So, a strategic decision has been made to pursue the utility , defense and intelligence markets in America, and a sales and marketing office is being ramped up in Colorado, with the back end technical R&D and manufacture to remain in Wellington.

The currently 25 person team will look to add another 15 staff, mostly in New Zealand, mostly in the software interface area.

This also indicates a change in the company’s approach, founded in 2005 by current CTO Leon Toorenburg.

“Even two years ago we were all about the hardware,” says Milnes.

“Today, in terms of our engineering resources 70% of what we do is software driven.”

And though ikeGPS has patents and trade secrets around the hardward, its increased software focus is to “provide an end-to-end industry solution,” he says.

Thus, ikeGPS makes its backend software, proliferated on a customer’s IT platform easy to use and install.

To take advantage of the massive interpretation and measurement ability of this system though – well, the customer needs the hardware. And obviously, while there’s competition, ikeGPS sees itself being a few steps ahead at the moment.

“There’s a few layers to our competitive advantage,” Milnes says. “With the software and algorithms needing to network together, and the calibration required; it’s really not that straightforward. It really isn’t just about the hardware.”

The elegance, security and ease of use of the end-to-end solution provided by ikeGPS is also one of the reasons the company has been able to sign a recent development contract with In-Q-Tel, a US company which carries out a lot of strategic development for American intelligence agencies.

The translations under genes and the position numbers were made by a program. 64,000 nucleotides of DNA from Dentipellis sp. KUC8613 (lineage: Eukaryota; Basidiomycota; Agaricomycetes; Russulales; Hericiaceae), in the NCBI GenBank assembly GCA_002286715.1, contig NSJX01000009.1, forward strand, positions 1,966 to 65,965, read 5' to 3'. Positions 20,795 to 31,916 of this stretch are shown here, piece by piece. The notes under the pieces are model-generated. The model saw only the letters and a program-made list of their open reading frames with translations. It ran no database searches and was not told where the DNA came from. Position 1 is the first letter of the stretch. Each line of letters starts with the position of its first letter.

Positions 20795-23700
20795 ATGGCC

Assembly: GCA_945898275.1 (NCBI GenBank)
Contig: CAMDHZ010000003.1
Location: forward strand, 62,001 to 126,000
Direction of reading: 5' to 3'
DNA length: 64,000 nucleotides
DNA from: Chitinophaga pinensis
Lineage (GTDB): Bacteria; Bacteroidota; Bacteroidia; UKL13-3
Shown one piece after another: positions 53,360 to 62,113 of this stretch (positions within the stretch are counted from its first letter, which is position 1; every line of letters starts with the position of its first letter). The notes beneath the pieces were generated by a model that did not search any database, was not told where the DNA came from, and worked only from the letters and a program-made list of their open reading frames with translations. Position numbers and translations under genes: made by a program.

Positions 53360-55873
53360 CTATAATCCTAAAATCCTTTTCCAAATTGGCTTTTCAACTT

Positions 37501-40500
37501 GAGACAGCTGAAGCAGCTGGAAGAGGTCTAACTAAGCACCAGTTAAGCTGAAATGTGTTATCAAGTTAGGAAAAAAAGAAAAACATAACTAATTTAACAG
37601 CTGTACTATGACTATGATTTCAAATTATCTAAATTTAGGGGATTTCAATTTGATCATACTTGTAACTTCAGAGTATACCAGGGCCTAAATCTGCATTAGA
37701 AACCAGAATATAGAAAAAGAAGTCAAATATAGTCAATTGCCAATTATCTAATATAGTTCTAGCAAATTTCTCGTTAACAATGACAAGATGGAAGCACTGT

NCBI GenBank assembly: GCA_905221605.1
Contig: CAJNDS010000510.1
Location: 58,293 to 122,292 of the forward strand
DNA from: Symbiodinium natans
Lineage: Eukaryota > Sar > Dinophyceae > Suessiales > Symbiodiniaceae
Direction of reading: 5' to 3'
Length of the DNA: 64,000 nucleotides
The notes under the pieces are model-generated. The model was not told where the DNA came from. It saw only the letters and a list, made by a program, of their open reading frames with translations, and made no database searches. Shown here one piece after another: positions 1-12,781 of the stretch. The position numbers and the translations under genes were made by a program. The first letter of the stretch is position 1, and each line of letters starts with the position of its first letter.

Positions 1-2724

ikeGPS is the first Australasian company to be accredited by In-Q-Tel, and will bring remote measurement for asset security assessments.

“They have the capacity to bring a lot of really big customers to us,” he says.

Which again brings the NZ company back to the ‘dilemma’ of what markets to attack first.

Milnes is confident that the private and venture capital backed company can scale up sales and distribution (and NZ manufacture of the hardware).

A decision will probably be required in the next few years around further partnering with others.

“At the end of the day, we’re a platform,” says Milnes. “Do we let others build on it is a strategic question, along with how we’d manage that?”

In the meantime, ikeGPS soon shifts its sales and marketing focus to the US, and will concentrate on the niche vertical market of companies who have poles (and lots of stuff hanging off them).

“We’re looking to become dominant, experts in that; at the moment,” he says.

The company has doubling yearly growth, and Milnes envisages that will continue – at the very least.

The company’s keen to raise its profile and continue to attract clever engineering minds as it continues to develop its products and solutions.

Managing such growth will be a challenge – the past 12 months has seen a lot of change, and preparing for the next phase is equally so.

But, as challenges go, managing growth isn’t a bad quandary to have!